All 4 specialist commentators identified potential benefits from using Prolaris. One noted that the test could be used to estimate mortality and inform treatment for low or intermediate-risk localised prostate cancer without requiring changes in the organisation, delivery of current services or additional facilities or technology. The same commentator referred to an economic evaluation conducted in the US, which found that using the CCP (Prolaris) score over 10 years reduced patient costs by approximately £1,938 (Crawford et al. 2015). However, a different commentator cautioned that non-UK cost studies cannot be generalised to the NHS. Another commentator anticipated that Prolaris may be helpful before treatment to reduce anxiety in lower-risk patients who are recommended for active surveillance but might prefer active intervention. A third commentator considered that Prolaris was a promising test in an area where no others are available for routine diagnostic use but noted that more evidence was needed. The fourth specialist commentator stated that the rationale for using Prolaris to differentiate between patients with the same D'Amico risk profile is very good and that the link shown between the Prolaris score, biochemical recurrence and cancer-related mortality is clinically relevant and indicates that the test has practical use. The commentator added that Prolaris could be a useful addition to daily practice for guiding shared decision-making. The commentator felt it would be useful to gauge what the uptake of Prolaris would be in the UK, suggesting that a questionnaire to urologists may clarify this. The same commentator felt that a treatment decision change of 47.8% (taken from the Shore et al.  study) was impressive, but was unsure how this would transfer to general prostate cancer clinics. The commentator also noted that clinician preference is a large factor in treatment decisions and that an objective test such as Prolaris would help provide standardisation.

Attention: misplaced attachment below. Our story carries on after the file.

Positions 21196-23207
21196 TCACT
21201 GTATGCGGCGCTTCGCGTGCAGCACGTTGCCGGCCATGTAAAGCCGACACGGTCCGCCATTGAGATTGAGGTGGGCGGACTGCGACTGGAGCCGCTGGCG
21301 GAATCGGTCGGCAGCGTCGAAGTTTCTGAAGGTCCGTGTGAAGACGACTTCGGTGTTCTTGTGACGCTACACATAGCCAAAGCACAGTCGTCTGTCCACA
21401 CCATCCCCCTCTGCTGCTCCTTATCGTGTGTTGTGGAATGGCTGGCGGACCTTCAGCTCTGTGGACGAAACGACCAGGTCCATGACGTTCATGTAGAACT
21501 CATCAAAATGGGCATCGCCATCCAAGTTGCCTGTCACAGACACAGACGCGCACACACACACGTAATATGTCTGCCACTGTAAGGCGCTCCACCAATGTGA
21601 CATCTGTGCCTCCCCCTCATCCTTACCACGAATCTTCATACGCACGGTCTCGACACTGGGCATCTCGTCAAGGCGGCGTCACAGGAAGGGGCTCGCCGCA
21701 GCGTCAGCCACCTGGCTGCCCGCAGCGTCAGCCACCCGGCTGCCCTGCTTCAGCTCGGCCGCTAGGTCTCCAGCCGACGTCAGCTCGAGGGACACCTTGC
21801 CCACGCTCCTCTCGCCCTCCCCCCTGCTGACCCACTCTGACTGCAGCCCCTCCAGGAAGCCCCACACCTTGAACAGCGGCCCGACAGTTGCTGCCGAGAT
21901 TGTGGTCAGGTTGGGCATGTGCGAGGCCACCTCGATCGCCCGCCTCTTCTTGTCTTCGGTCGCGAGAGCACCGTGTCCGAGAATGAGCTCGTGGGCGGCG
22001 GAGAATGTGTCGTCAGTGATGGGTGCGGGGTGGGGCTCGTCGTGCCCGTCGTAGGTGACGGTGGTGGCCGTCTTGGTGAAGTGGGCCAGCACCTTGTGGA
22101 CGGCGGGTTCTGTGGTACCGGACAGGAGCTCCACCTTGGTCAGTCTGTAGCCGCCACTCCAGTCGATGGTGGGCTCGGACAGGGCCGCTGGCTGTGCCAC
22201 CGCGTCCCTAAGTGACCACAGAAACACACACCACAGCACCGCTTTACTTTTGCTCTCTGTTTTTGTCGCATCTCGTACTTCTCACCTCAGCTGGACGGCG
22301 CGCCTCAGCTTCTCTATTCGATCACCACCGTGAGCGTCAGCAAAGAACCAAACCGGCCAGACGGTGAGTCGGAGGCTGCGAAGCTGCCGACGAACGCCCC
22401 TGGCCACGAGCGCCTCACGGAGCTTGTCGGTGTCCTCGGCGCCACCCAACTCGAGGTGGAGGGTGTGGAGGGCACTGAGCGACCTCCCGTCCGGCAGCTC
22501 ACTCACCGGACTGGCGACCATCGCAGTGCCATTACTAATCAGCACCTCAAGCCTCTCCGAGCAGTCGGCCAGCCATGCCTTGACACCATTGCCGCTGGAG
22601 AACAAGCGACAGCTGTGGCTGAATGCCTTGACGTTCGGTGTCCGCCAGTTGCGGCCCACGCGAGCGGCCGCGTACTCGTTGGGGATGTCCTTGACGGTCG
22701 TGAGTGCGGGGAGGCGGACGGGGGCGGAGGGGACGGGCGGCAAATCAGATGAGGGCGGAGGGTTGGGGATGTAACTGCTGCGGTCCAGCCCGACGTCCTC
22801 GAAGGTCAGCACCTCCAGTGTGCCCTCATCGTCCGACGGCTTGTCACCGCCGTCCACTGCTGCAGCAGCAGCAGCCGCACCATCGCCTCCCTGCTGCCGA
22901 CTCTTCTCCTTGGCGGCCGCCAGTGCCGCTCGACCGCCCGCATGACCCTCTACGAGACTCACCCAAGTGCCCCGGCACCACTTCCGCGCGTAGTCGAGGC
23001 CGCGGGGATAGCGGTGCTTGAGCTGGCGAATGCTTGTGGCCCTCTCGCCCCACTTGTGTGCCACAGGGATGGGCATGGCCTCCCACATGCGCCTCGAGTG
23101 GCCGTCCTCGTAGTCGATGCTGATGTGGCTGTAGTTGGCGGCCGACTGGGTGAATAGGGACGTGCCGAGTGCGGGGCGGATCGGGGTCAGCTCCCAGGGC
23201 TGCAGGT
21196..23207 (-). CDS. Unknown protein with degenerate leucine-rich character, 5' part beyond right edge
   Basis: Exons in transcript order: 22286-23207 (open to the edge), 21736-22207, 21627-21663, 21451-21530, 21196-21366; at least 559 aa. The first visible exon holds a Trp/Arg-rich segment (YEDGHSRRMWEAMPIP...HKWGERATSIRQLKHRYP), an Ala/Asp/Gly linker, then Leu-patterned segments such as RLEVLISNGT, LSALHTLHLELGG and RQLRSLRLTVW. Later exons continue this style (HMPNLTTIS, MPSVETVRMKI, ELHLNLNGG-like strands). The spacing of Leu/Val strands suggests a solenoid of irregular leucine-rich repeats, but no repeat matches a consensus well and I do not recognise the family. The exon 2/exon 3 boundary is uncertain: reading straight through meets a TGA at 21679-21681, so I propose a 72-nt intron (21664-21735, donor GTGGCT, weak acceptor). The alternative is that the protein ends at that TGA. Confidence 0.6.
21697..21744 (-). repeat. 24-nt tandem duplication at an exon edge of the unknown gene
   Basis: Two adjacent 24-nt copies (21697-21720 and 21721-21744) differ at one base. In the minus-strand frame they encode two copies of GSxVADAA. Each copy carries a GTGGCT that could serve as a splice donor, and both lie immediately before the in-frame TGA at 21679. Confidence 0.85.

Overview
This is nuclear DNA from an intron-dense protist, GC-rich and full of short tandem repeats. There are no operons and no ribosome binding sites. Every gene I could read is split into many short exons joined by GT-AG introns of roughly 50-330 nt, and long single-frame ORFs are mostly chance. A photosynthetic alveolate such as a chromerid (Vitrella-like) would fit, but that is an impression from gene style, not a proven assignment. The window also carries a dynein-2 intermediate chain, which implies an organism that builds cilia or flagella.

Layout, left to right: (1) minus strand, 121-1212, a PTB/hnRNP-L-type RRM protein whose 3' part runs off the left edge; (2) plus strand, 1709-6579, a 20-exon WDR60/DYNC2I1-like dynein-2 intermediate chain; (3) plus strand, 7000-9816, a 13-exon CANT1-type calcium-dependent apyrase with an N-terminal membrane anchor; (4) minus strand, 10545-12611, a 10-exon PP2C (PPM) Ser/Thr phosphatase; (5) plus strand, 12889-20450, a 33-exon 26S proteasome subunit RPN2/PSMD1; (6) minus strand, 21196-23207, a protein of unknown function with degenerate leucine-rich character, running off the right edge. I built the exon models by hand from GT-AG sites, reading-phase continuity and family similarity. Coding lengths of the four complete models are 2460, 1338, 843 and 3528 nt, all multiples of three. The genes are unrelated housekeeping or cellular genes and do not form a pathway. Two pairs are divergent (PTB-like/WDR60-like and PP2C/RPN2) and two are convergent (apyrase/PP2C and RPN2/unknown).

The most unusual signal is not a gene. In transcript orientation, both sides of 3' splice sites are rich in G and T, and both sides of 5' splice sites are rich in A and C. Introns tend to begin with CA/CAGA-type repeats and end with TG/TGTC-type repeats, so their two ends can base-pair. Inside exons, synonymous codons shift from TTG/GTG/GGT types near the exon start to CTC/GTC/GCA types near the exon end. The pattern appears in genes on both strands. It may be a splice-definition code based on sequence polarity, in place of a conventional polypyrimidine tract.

In terms of the limitations of the Prolaris test, 2 commentators noted that the test was expensive considering the current financial burden on the NHS, with 1 commentator stating that it would be very challenging to show that Prolaris is cost effective in the NHS. The second commentator noted that the use of Prolaris, involving preparation and shipping, leads to considerable extra work for clinicians. A third commentator agreed that some pathology laboratories may not have the resources for this extra work and, in these cases, additional funding will be needed. One commentator referred to the Cuzick et al. (2012) study and noted that patients with lower grade prostate cancer had CCP scores greater than 2, so the score was not predictive of the outcome in this clinical subgroup. The commentator speculated whether this would place doubt on the utility of Prolaris in a low-risk population for deciding on immediate or deferred treatment.